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Depending on the type of trailer you own, there might be different ways to find cheap trailer insurance or a higher level of coverage as well as different ways to pick out the policy that’s right for your needs. Compare trailer insurance options, what’s covered and how to find the right insurance for any kind of trailer.
It’s important to make sure you have at least some kind of trailer insurance. Specifically, it can be a good idea to check how you’re covered for third-party property damage. For example, car insurance generally includes third-party property damage cover for trailers while you are towing the trailer with an insured car.
Without general trailer insurance, you might be liable for third-party property damage or injuries caused by an unattached trailer. If property is damaged or someone is injured, you might be liable for hundreds of thousands, or even millions, of dollars in legal liability.
Third-party-only trailer insurance can be very cheap and save you from a lot of trouble. Comprehensive trailer insurance costs a bit more but can also cover you for a wide range of damage to the trailer, even when it’s not in use.
Trailer insurance isn’t mandatory in Pennsylvania, but I carry it because I purchased my horse trailer new and am financing it. The bank contacted my insurance company for me, so adding it was as simple as answering a phone call. Factoring in bundling and other discounts I was already getting, it added a $68 annual fee to my policy, or under $6 per month.
Don’t forget that in Pennsylvania, it is required that you register your trailer, and any trailer with a GVWR of 3,000 pounds or more needs to be inspected annually. The fines for not having your trailer registered or inspected can be pretty hefty here in PA, so it’s worth it in the long run to make sure all your ducks are in a row before hitting the road.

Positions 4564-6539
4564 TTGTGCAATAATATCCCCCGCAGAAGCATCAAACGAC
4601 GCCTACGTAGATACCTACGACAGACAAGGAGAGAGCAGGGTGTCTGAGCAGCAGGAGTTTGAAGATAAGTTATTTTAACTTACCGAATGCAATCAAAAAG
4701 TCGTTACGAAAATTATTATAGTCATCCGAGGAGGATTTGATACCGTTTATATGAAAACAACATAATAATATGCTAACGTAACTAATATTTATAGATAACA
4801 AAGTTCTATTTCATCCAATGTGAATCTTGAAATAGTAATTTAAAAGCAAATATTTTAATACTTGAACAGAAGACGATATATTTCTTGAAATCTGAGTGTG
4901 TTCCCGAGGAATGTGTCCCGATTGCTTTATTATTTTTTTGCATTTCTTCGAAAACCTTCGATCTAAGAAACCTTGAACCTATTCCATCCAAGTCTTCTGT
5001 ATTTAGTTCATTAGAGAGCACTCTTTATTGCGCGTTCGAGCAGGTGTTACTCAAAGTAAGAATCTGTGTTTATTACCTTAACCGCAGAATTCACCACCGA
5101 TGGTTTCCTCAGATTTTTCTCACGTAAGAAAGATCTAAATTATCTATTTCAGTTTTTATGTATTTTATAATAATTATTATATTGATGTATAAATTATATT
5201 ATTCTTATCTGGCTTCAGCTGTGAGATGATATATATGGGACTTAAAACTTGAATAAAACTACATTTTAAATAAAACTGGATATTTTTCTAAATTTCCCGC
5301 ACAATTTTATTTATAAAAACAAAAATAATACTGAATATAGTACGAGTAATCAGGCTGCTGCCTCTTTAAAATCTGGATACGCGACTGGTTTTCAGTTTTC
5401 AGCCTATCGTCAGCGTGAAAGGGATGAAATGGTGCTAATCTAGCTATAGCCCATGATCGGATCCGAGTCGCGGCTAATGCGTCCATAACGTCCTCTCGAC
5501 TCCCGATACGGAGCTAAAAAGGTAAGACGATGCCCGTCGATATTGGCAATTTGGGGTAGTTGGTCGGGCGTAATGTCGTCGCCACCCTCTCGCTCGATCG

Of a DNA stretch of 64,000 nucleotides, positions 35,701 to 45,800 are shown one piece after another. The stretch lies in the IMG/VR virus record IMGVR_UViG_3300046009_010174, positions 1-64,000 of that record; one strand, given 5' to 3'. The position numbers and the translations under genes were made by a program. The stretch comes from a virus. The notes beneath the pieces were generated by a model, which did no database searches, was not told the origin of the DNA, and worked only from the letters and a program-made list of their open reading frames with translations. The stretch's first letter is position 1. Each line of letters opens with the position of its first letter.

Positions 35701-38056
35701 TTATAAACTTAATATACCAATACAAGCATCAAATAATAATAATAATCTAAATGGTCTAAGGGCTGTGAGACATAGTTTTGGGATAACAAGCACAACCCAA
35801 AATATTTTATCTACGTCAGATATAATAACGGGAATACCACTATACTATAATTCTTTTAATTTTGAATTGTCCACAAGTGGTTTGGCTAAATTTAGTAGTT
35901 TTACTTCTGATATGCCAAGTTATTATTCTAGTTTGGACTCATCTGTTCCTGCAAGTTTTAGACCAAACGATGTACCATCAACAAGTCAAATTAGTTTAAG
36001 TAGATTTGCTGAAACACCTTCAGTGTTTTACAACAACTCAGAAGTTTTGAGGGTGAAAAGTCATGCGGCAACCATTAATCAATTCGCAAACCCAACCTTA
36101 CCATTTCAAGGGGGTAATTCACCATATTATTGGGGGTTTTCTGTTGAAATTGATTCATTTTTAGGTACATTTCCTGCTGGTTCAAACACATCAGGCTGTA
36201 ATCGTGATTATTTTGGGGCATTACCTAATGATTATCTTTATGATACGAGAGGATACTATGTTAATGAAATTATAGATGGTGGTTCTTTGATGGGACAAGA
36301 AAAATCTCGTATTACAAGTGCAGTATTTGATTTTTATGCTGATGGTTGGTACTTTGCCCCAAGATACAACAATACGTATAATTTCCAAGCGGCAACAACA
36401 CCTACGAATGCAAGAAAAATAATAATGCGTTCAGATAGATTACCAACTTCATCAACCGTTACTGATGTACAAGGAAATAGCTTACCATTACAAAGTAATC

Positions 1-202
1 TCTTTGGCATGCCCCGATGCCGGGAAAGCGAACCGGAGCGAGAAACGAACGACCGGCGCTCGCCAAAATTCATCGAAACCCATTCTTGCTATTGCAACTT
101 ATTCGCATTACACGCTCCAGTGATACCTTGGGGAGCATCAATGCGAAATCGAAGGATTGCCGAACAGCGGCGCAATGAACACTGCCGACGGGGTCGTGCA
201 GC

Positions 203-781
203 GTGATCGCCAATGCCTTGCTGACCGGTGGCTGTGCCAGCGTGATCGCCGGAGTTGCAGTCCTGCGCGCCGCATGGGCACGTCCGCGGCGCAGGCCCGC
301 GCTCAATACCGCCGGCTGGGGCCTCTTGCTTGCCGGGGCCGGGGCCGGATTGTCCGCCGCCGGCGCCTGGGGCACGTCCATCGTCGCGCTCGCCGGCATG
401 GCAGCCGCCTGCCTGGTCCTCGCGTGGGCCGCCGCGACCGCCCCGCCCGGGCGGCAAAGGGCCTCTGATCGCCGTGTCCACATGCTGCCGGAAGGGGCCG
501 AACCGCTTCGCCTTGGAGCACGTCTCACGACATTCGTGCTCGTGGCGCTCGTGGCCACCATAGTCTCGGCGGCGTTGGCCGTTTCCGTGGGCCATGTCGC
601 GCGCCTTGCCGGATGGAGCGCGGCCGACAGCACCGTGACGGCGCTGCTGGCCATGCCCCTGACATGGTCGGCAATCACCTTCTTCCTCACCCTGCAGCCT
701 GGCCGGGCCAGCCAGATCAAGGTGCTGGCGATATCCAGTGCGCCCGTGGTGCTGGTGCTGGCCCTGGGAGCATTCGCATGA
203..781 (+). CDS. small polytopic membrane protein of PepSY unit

Standalone trailer coverage is a useful way of ensuring that your trailer is covered for third-party property damage or legal liability when not covered by car insurance or another coverage type.
Consider a separate trailer policy for the higher protection and contents coverage, especially if you have an expensive trailer or RV.
You can get car insurance policies that also cover trailers. Sometimes, this will be automatically included in your car insurance, while at other times you may find it as an optional extra.
If this coverage is right for you, then this might be one of the most cost-effective options. Consider this option if you have a low risk drive to the dock or your trailer would be easy to replace out of pocket.
When you see trailer coverage in a motorcycle insurance policy, it’s important to check what kind of coverage you’re actually getting. Motorcycle insurance trailer coverage will often refer specifically to two-axle trailers being towed by motorbikes, rather than actual insurance for a trailer that carries motorcycles or quad bikes.
General trailer insurance policies will often exclude coverage for motorcycles and other vehicles that are being carried. Contact insurers directly and specifically inquire about coverage for a motorcycle trailer, or get separate policies for the trailer itself and for the motorcycles.